Couch Surfing and Costa Rica

After my tea expeditions in Vancouver (see previous entry), I hadn’t received a message back from my couchsurfing host – who had, on a few occasions, accepted my request. With high hopes, I flew to SJO regardless, anticipating not only internet access at the airport, but a response from my host. Alas, neither were waiting for me – couchsurfing fail!

Costa Rican taxi drivers can spot a lost gringo a mile away and I was soon after on my way to nearby hotel. At $30 a night, and being unaware of the $15 hostel not one block away, I was forced to purchase a room (with complementary breakfast mind you).

I came across a distraught girl from The Netherlands who, after a torturous day of travel, was appalled at the price of the hotel rooms; coming from Nicaragua where $8 was an expensive hotel. I had two beds in my room and offered one up so we could split the cost. They of course had to charge more for two people using one room with two beds, but we still both saved some colones. The company was good, we drank some tea, and she cheered right up after the worst day of her four months of traveling.

The following morning, we checked out after noon, and after our homemade breakfast; beans, rice, fruit, eggs, and fried plantains. Joyce, the Netherlander, bused to San Jose and I checked in to the much nicer and cheaper, Alajuela Backpackers Hostel. Don’t ever spend a night at Hotel Internacional JM in Alajuela; what a dump compared to this hostel at half the price. Anyway, earlier this morning, however, I sent out a bunch of desperate, last minute couchsurfing requests. After checking in to the non-refundable hostel, I received a message from one of the surfers not 5 minutes away (by car). Somehow, I managed to get a full refund and made my way to a pay phone. Again, Costa Ricans can spot a confused gringo a mile away and while pondering how much the pay phone cost, a Tico drove up and offered me his phone because someone from Toronto had helped him in the past (thank you Canada flag sewn to my backpack). He even called the couchsurfer for me, told her I was on my way, and he drove me to her front door!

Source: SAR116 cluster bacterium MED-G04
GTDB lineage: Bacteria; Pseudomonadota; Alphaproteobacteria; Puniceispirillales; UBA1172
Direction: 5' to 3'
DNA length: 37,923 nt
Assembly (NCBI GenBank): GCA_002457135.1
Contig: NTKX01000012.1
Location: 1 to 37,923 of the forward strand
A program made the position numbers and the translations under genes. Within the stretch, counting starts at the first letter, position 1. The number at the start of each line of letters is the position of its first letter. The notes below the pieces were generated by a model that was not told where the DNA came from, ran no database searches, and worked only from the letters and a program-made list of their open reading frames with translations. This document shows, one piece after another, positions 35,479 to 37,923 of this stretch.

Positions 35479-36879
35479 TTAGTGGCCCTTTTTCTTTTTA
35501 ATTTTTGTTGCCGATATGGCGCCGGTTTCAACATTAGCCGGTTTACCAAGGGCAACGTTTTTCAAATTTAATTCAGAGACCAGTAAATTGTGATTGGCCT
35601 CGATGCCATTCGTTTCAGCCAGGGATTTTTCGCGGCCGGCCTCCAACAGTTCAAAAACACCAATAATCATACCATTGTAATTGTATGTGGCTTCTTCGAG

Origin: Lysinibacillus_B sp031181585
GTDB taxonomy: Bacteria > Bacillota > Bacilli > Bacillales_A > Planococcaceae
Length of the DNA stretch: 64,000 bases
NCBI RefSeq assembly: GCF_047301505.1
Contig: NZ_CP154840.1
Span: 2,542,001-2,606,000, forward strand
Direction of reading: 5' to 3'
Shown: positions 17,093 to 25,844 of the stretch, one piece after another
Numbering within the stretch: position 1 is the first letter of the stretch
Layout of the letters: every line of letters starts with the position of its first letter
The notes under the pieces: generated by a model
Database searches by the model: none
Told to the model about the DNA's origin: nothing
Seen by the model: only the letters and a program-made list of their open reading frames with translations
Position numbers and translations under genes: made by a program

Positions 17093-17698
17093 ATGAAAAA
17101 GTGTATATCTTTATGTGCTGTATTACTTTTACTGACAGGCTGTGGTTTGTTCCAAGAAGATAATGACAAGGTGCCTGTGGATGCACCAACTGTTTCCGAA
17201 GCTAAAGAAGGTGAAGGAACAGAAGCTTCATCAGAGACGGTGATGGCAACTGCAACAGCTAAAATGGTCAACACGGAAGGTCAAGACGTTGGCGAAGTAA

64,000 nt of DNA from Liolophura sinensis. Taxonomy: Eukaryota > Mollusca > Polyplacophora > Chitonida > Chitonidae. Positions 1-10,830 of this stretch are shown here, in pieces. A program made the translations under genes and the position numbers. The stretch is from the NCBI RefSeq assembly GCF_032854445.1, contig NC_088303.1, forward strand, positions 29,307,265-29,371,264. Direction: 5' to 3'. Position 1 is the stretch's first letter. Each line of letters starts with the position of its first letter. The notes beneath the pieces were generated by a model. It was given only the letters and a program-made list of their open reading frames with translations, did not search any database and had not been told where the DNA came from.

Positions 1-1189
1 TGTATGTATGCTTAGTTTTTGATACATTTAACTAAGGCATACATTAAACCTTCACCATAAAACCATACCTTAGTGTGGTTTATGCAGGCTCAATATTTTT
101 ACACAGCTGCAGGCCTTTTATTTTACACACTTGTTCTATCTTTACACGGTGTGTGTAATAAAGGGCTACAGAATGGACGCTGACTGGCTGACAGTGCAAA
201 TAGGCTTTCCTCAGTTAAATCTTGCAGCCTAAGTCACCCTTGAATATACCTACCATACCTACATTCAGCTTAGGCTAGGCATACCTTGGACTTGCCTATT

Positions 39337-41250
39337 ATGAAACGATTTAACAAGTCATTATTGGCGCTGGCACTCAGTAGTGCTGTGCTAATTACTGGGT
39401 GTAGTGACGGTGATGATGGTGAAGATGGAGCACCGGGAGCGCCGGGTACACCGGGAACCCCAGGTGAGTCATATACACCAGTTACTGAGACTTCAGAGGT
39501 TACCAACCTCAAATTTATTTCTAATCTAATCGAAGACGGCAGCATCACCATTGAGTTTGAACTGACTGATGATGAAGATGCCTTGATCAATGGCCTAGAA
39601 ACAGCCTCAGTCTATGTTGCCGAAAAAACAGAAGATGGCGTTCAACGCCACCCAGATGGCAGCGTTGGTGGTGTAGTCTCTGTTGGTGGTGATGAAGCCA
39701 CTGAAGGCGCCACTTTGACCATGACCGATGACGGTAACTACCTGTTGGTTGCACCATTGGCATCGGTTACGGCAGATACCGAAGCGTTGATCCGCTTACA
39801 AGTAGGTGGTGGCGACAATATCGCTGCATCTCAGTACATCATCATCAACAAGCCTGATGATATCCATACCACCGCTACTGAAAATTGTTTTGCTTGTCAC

My (new) couchsurfing host took me to this Catholic/Birthday prayer party. I don’t really know how else to describe it. It was a Tica’s 20th birthday party which always falls close to a catholic gathering of friends, family, food, and singing, not unlike Christmas. It was quite a show of family ties. They gather, sing, pray, eat, and love, right out in the open of their Tico home for all to see and hear. The night ended watching Inglorious Bastards in English with Spanish subtitles, which didn’t help when they spoke in French and German, as they do for at least of that movie. Nonetheless, a wonderfully weird evening.

My host was really kind and took great care of me while I was there. The following morning, after she bought me some breakfast, I walked to the bus station in Alahuela and caught the next bus to La Fortuna where I met Janet and Scott, my host family in Nuevo Arenal! The trip was smooth and I met two more gorgeous blonds from the Netherlands on the bus ride. Stunning blond Europeans.


One response to this post.

  1. Posted by martin/marrs on January 29, 2011 at 2:23 AM

    It’s great to see ‘Tea Love and Care – Unconditional Kindness’ – and that’s definitely what happened here. You showed kindness and had kindness extended in return.

    Metta, Mom


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